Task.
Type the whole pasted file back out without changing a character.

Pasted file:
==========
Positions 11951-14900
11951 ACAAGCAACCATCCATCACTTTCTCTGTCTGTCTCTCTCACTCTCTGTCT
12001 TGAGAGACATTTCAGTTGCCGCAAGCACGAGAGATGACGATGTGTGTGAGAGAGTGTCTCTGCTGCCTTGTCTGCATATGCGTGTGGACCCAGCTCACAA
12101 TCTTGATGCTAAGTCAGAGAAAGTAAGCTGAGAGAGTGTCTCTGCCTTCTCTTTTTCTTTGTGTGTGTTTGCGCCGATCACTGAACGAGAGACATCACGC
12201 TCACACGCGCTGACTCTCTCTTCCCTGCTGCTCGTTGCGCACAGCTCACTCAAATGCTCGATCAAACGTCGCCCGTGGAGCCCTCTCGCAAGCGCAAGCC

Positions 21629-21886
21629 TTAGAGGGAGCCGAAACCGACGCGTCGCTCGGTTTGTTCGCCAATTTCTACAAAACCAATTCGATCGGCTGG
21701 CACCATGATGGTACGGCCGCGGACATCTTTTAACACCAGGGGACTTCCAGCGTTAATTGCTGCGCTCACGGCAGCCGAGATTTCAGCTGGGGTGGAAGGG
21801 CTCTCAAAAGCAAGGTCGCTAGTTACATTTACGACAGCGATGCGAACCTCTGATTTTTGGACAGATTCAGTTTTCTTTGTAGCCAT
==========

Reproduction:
Positions 11951-14900
11951 ACAAGCAACCATCCATCACTTTCTCTGTCTGTCTCTCTCACTCTCTGTCT
12001 TGAGAGACATTTCAGTTGCCGCAAGCACGAGAGATGACGATGTGTGTGAGAGAGTGTCTCTGCTGCCTTGTCTGCATATGCGTGTGGACCCAGCTCACAA
12101 TCTTGATGCTAAGTCAGAGAAAGTAAGCTGAGAGAGTGTCTCTGCCTTCTCTTTTTCTTTGTGTGTGTTTGCGCCGATCACTGAACGAGAGACATCACGC
12201 TCACACGCGCTGACTCTCTCTTCCCTGCTGCTCGTTGCGCACAGCTCACTCAAATGCTCGATCAAACGTCGCCCGTGGAGCCCTCTCGCAAGCGCAAGCC

Positions 21629-21886
21629 TTAGAGGGAGCCGAAACCGACGCGTCGCTCGGTTTGTTCGCCAATTTCTACAAAACCAATTCGATCGGCTGG
21701 CACCATGATGGTACGGCCGCGGACATCTTTTAACACCAGGGGACTTCCAGCGTTAATTGCTGCGCTCACGGCAGCCGAGATTTCAGCTGGGGTGGAAGGG
21801 CTCTCAAAAGCAAGGTCGCTAGTTACATTTACGACAGCGATGCGAACCTCTGATTTTTGGACAGATTCAGTTTTCTTTGTAGCCAT